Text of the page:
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The earliest documented professional African American artist, Joshua Johnson, was born into slavery in or near Baltimore, Maryland. An enigmatic figure, Johnson’s exact life dates are unknown, and even the spelling of his last name is debated. Active as a portraitist in Maryland and Virginia between the years of 1789 to 1825, Johnson is, at present, known to have executed over eighty-three verified works; only one canvas bears his signature. With the exception of two portraits of African American males, Johnson’s subjects are white men and women, many of them affluent Baltimoreans. A self-proclaimed “self-taught genius,” Johnson advertised that he had “experienced many insuperable obstacles in the pursuit of his studies,” challenges he overcame to pave the way for future African Americans to pursue careers in the arts.  

The son of an enslaved woman and a white man, Johnson obtained his freedom around 1782 at the age of nineteen, when his father formally acknowledged his paternity. Following an apprenticeship to a blacksmith—a stipulation of his eventual emancipation—Johnson taught himself to paint, and was noted in Baltimore city directories as a “limner” or “portrait painter” between 1796 and 1824. Johnson’s very inclusion in these registries, which did not list slaves, underscores his independence, and he is specifically categorized among "free householders of Color" in an 1817 edition. One of Johnson’s first clients was Colonel John Moale, the very judge who had signed the artist’s manumission years earlier. These directories also reveal that Johnson had no less than eight different residences in Baltimore, suggesting the itinerant nature of his profession. All records of the artist’s addresses and activities cease by 1827, and it is unknown where or when he died.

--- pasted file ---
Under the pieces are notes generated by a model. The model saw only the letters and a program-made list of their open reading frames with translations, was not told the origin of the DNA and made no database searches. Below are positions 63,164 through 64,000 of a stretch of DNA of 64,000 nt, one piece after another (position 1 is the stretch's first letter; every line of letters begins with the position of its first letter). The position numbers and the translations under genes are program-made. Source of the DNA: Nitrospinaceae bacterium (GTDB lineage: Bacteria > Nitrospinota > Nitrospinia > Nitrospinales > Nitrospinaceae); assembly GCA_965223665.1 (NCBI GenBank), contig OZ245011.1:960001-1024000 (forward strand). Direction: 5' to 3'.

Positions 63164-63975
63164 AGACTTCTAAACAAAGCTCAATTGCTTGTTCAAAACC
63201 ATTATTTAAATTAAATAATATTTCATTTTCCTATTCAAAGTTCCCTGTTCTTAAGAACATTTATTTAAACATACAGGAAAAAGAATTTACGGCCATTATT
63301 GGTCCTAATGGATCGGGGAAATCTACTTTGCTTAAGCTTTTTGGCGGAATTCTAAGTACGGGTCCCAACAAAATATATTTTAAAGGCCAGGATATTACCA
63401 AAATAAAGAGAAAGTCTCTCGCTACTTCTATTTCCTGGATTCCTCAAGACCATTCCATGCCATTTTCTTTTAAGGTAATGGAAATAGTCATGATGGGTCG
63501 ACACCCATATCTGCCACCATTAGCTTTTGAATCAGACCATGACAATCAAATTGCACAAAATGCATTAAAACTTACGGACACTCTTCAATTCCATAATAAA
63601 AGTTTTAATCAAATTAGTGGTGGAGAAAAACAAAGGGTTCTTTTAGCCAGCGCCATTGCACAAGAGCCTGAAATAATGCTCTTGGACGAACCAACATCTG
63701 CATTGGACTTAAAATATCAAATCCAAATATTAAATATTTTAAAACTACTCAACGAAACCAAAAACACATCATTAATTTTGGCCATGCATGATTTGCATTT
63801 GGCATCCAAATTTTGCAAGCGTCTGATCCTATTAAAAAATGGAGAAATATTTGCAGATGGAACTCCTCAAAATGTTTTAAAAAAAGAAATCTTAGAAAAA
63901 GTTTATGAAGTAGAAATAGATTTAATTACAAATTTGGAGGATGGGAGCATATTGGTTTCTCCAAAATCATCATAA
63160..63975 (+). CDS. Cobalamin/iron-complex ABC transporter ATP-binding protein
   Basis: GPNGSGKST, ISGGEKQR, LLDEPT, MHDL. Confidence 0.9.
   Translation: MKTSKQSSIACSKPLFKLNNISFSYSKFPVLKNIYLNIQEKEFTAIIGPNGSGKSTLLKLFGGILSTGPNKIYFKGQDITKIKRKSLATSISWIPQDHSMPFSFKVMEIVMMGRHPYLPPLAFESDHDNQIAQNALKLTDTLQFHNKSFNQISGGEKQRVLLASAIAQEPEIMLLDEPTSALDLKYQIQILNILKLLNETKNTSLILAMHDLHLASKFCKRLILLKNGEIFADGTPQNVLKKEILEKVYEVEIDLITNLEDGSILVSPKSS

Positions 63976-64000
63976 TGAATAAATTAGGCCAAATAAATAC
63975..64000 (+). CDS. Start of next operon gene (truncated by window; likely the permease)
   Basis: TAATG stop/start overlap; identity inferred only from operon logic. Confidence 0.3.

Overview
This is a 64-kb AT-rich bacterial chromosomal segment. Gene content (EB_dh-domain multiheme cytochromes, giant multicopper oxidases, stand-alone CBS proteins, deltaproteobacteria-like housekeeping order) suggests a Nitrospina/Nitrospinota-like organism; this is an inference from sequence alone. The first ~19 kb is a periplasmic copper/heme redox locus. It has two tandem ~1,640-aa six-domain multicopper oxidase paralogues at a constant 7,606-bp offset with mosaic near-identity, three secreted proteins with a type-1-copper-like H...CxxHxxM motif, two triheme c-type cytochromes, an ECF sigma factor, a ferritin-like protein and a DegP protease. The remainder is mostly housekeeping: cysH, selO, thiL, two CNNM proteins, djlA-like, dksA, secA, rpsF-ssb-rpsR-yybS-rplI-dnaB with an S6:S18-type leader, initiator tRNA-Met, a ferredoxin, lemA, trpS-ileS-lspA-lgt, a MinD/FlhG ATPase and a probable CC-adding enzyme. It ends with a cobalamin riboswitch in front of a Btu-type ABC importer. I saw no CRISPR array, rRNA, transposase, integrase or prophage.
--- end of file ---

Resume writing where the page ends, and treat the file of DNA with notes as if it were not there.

Johnson’s portraits share distinct qualities and are identifiable by the minimal modeling of subjects’ oval faces, tapered lips, and an overall flat formality. Fixed with straightforward gazes, his sitters pose stiffly in a three-quarter view before a plain background. Several props make recurring appearances, including books, gloves, parasols, flowers, fruit, and dogs. Translucent glazes of oil paint in rich palettes result in a luminosity that enhances skin tones and luxurious fabrics like rich brocade and gossamer lace. These elements—subject position, dress, accoutrements, and thinly painted surfaces—connect Johnson to prevailing portrait practices of the day, most notably the style employed by the extended Peale/Polk family of painters in Philadelphia or the Earls of Connecticut. Such similarities—and, more significantly—Johnson’s undeniable mastery contribute to speculation that he received some form of training during his career. Fragmentary records and erroneous accounts over the centuries have made further scholarly research and documentation nearly impossible.

The subjects of these pendant portraits are Hilmer Schumacher, a Baltimore sugar refiner, and his wife Rachel Cloberg Schumacher. Believed to have been executed during one of Johnson’s most active seasons, the deep green spandrels that encircle the portrayals are typical of the artist’s work. Descended through the Schumacher family, these portraits are among a small group of paintings documented by Dr. J. Hall Pleasants, an authority on Maryland’s early painters, in the 1930s.

Johnson’s paintings are rare and are in prominent collections of the National Gallery of Art, the Metropolitan Museum of Art, the Smithsonian Museum of American Art, and the Virginia Museum of Fine Arts.